HP and FDC Develop Flexible Electronic Display
Paper-like displays made entirely of plastic may soon be mass produced, thereby lowering the cost of electronic devices such as laptops, cell phones and other electronic devices.
HP and the Flexible Display Center (FDC) at Arizona State University (ASU) have developed the first prototype of low cost, flexible electronic displays using HPs SAIL Technology.
The robust paper-like computer displays are mostly made of plastic making them easily portable whilst also consuming less power than displays available today. The process used to make the displays uses up to 90 % less materials by volume than conventional methods.
The unbreakable displays created by the FDC and HP use self-aligned imprint lithography (SAIL) technology invented in HP Labs, HP's central research arm.
SAIL works by forming thin-film transistor electronics on a flexible substrate that is coated using a roll-to-roll process with all of the thin films required for the devices. The multiple patterns needed to create the backplane are impressed onto different heights of the masking structure. By alternately etching the masking structure and the thin film stack, the patterns are transferred to the device layers.
The current method of creating thin-film transistor arrays relies upon costly photolithography like that used to create most silicon chips. It also requires an expensive aligning process.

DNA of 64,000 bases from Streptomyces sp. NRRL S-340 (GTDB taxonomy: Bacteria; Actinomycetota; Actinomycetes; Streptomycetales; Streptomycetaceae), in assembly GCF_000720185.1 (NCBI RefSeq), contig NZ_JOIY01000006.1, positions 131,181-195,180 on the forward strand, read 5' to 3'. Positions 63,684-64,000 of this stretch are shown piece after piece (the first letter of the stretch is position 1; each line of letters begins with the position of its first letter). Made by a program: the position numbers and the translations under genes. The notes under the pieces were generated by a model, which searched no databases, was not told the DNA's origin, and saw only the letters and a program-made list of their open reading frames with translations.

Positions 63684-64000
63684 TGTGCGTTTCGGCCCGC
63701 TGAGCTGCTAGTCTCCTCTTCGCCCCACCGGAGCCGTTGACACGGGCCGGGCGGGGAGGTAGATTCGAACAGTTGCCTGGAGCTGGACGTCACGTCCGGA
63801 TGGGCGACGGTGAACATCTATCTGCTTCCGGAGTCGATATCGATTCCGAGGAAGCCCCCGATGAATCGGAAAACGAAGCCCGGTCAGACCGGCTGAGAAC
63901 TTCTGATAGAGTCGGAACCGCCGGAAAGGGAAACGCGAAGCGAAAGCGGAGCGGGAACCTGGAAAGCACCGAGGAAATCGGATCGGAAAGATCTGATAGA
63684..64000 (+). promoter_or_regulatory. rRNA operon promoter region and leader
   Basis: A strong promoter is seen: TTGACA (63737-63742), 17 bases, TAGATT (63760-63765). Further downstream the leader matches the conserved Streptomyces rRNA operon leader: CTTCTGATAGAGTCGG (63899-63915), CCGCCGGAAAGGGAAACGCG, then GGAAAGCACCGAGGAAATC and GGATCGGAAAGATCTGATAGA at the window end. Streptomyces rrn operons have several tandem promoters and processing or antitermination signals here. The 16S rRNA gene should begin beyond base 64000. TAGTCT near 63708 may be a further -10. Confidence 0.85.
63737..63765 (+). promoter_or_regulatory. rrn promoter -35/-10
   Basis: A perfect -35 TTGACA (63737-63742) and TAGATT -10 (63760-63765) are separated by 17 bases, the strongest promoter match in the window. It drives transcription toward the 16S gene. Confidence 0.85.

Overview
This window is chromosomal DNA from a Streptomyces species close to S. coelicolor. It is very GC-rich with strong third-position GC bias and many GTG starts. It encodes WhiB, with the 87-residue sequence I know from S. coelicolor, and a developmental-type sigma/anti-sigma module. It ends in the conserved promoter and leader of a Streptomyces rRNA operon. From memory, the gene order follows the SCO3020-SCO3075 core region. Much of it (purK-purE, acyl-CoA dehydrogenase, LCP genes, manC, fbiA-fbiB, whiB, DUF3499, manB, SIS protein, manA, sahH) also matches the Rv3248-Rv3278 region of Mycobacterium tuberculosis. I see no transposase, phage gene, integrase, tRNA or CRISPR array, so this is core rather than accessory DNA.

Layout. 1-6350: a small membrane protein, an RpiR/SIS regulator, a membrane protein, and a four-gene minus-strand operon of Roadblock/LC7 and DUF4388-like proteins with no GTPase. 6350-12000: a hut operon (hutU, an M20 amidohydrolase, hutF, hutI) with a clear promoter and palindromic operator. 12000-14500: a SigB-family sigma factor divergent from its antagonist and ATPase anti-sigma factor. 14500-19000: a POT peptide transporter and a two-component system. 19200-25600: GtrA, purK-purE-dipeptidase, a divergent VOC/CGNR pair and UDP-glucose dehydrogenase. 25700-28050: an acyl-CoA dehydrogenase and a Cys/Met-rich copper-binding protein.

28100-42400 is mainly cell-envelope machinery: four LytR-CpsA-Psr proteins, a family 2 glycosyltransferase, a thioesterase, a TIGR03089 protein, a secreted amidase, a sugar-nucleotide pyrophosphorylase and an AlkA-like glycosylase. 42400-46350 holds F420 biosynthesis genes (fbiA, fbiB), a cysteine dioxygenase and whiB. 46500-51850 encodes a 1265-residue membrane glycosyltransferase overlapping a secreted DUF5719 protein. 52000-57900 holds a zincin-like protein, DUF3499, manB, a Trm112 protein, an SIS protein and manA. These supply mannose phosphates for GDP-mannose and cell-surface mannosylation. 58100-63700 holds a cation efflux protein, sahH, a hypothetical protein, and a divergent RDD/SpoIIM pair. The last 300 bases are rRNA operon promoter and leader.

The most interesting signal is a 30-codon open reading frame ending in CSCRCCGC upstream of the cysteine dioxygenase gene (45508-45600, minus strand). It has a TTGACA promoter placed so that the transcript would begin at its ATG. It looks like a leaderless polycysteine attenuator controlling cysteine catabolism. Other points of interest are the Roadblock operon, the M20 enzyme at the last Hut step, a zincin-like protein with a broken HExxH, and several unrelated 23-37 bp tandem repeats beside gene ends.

SAIL does not need alignment because all of the patterning information is imprinted on the substrate as a single three-dimensional masking structure, which moves with the substrate, perfect alignment is maintained regardless of process induced distortion.
Eliminating both photolithography and the alignment process could significantly reduce the cost of active matrix backplane manufacturing.
The displays also use Teonex® Polyethylene Naphthalate (PEN) substrates from DuPont Teijin Films and E Inks's Vizplex(TM) technology which enables images to persist without applied voltage, thereby greatly reducing power consumption for viewing text.
Field trials soon
The army also has a co-operative agreement with the FDC and has so far invested nearly $44 million. There interest is in flexible displays that can be folded up, have very little weight and won't break thus allowing the military to send greater information to soldiers and replace many of the bulky devices that they currently carry. Providing instantaneous information to the most remote locations is important and Army researchers at FDC believe displays could be in field trials with soldiers as early as 2010 or 2011.